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The Guess Who

+ {Chad Allan And The Reflections} + {Chad Allan & The Expressions}

As famous for being the stamping ground for lead guitarist Randy Bachman (BACHMAN-TURNER OVERDRIVE) as much as their solitary, signature tune chart-topper, `American Woman’, Canadian rockers The GUESS WHO were an integral part of the 70s, until, ironically, BTO took over their mantle. Not so much out-and-out hard-rock, as lazily pigeonholed by reviewers of the day (compared to rivals GRAND FUNK RAILROAD or The JAMES GANG), leader Burton Cummings and Co could boogie on down with the best of them – and that included swampsters CREEDENCE CLEARWATER REVIVAL and boogie-meisters JO JO GUNNE.
A well kept secret for several years, while then-chief Chad Allan (born Allan Kowbel) led out Winnipeg’s brightest hopes Allan & The Silvertones, one could trace their roots back to 1958. A schoolboy/collegiate combo comprising Allan (vocals/guitar), Bob Ashley (keyboards), Randy Bachman (guitar), Jim Kale (bass) and Garry Peterson (drums), the 5-piece subsequently chose the name CHAD ALLAN AND THE REFLECTIONS (in awe of folkies the CHAD MITCHELL TRIO), when issuing their 1962-recorded debut 45, `Tribute To Buddy Holly’.
Over the course of 1963-64, a series of singles went virtually unnoticed outside the state of Manitoba: namely `Inside Out’ (as Bob Ashley & The Reflections), `Shy Guy’, `Stop Teasing Me’ (as Chad Allen & The Original Reflections) and Chad Allan’s solo `Till We Kissed’. The latter song was chosen to complement the band’s inaugural US release – a cover of JOHNNY KIDD’s `Shakin’ All Over’. As the group hadn’t really settled on a permanent moniker as yet (having been forced to perform as CHAD ALLAN & THE EXPRESSIONS), a promotional ruse by Scepter Records early in ’65 billed the band as GUESS WHO? The well-hyped mystery and intrigue behind such a stunt led to inevitable airplay and discussion/gossip concerning the “unknowns” (a British Invasion group?), for which Chad and the lads garnered a near Top 20 entry, having already topped the chart on home-soil.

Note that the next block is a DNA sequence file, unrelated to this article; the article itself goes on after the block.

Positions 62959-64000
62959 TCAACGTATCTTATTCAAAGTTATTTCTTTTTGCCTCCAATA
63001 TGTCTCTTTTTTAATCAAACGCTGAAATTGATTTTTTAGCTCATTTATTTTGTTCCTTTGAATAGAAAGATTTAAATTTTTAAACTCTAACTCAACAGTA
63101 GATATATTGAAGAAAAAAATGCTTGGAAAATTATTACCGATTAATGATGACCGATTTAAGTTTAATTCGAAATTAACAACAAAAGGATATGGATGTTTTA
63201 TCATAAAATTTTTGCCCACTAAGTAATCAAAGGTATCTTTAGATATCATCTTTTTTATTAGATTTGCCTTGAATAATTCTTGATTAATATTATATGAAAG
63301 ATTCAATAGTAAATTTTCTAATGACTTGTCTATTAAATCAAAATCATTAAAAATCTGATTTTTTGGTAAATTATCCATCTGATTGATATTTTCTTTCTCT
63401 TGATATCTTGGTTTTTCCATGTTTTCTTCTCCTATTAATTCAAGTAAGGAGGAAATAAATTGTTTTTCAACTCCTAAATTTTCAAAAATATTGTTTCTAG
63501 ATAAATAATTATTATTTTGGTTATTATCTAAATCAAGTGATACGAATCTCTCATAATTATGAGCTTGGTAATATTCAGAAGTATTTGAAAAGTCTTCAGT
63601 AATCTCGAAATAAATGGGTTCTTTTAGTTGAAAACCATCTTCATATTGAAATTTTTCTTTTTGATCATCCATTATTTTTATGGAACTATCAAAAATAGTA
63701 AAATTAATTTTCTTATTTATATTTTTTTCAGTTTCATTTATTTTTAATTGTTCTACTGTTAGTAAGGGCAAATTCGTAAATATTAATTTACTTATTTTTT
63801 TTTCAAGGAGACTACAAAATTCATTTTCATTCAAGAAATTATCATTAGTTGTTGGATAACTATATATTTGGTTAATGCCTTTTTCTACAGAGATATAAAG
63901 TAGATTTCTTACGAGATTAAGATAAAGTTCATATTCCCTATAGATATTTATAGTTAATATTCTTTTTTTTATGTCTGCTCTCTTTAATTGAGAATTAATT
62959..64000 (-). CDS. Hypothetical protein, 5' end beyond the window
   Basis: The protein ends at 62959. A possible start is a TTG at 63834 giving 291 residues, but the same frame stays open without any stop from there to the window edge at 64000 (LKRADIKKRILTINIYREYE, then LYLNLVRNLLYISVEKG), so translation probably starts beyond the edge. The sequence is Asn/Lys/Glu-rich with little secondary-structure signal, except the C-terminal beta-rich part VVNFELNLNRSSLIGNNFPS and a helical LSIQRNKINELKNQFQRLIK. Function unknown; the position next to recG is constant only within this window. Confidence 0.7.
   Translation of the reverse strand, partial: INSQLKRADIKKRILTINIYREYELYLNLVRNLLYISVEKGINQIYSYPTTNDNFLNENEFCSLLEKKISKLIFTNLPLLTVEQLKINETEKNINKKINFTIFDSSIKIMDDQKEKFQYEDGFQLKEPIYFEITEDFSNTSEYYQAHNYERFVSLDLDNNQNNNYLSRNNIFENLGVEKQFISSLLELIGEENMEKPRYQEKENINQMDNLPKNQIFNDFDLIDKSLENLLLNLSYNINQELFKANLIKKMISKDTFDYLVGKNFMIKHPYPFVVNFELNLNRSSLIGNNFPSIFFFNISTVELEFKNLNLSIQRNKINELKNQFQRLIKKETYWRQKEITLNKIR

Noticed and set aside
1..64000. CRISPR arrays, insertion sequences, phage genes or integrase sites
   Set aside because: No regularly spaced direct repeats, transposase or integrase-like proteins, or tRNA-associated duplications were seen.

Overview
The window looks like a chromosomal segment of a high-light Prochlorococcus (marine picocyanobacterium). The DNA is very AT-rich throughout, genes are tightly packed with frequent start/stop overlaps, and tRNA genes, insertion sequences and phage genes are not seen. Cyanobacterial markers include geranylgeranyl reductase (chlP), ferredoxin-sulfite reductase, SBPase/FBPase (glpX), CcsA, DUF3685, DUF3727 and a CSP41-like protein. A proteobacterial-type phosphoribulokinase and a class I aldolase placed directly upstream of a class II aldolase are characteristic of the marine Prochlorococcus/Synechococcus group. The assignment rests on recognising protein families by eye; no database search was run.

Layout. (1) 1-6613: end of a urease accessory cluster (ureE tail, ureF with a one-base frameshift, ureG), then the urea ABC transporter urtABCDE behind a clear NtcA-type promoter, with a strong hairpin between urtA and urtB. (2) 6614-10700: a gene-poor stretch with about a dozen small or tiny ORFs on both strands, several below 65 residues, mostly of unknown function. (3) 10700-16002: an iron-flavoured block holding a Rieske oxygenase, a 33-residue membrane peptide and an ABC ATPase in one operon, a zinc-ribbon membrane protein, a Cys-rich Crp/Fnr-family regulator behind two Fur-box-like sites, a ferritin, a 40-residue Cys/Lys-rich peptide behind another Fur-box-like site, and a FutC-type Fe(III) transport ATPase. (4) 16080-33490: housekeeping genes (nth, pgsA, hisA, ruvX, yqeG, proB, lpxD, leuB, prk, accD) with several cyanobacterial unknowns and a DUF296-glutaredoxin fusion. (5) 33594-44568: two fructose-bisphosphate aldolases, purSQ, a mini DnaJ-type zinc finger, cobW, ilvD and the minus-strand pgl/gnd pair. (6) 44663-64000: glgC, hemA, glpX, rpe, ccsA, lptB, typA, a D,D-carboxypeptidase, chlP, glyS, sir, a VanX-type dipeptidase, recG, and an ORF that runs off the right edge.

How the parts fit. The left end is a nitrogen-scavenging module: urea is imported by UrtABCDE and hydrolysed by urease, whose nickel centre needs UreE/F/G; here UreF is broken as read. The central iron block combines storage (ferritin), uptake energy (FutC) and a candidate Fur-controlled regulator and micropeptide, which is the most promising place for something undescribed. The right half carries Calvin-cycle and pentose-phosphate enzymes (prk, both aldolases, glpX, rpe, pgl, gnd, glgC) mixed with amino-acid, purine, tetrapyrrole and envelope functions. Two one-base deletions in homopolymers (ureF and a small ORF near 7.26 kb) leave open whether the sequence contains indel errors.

However, CHAD ALLAN & THE EXPRESSIONS found it hard to shake off the “Guess Who?” tag, and after securing further Canadian-only hits, `Tossin’ And Turnin’ (the Bobby Lewis cue) and `Hey Ho What You Do To Me’ (spawned from garage-beat LP, SHAKIN’ ALL OVER (1965) {*5}) – not forgetting a cross-pollenated HEY HO (WHAT YOU WANT ME TO DO!) (1965) {*5} – their subsequent records were simply down to The GUESS WHO?
Enter Burton Cummings, a considerable and talented singer/keyboardist from The Deverons, who superseded Ashley, in 1966, when the latter couldn’t make longer journeys on tour. Very much still in the wake of British Invasion beat groups, a succession of singles failed to register with the buying public; third album IT’S TIME (1966) {*6} seeing Chad Allan exit stage left for university, having laid down the tracks before substitute Bruce Decker (ex-Deverons) came into the fore that summer. Building an AM/sunshine-pop motif where harmony complemented garage-esque guitar licks and Beatlemania screeches, Randy was their main pitcher with around half the songs. Sadly, his `And She’s Mine’ track did not come close to being a hit outside Canada, while the non-album, Johnny Cowell-penned `His Girl’, became The GUESS WHO?’s second US Top 50 hit; they’d reverted to a quartet in the meantime.
Unsure of what direction to take when Fontana singles `This Time Long Ago’ and `Miss Felicity Grey’ sank without trace, up popped producer Jack Richardson, who allegedly mortgaged his house to pay for the studio time at RCA Victor Records. Buoyed by the immediate Top 10 success in early ’69 of charming, BACHARACH-esque, blue-eyed rocker, `These Eyes’, parent Top 50 album WHEATFIELD SOUL {*6} came out at a time when contemporary pop music was under a transition from psychedelic to hard-rock. Somehow, The GUESS WHO fitted weirdly somewhere between both stations; Cummings cunningly copying Jim Morrison on the 10-minute epic, `Friends Of Mine’, and dedicating `Lightfoot’ to folkie GORDON LIGHTFOOT; Bachman, meanwhile, tread lightly at this point on the likes of `A Wednesday In Your Garden’ and `Pink Wine Sparkles In The Glass’.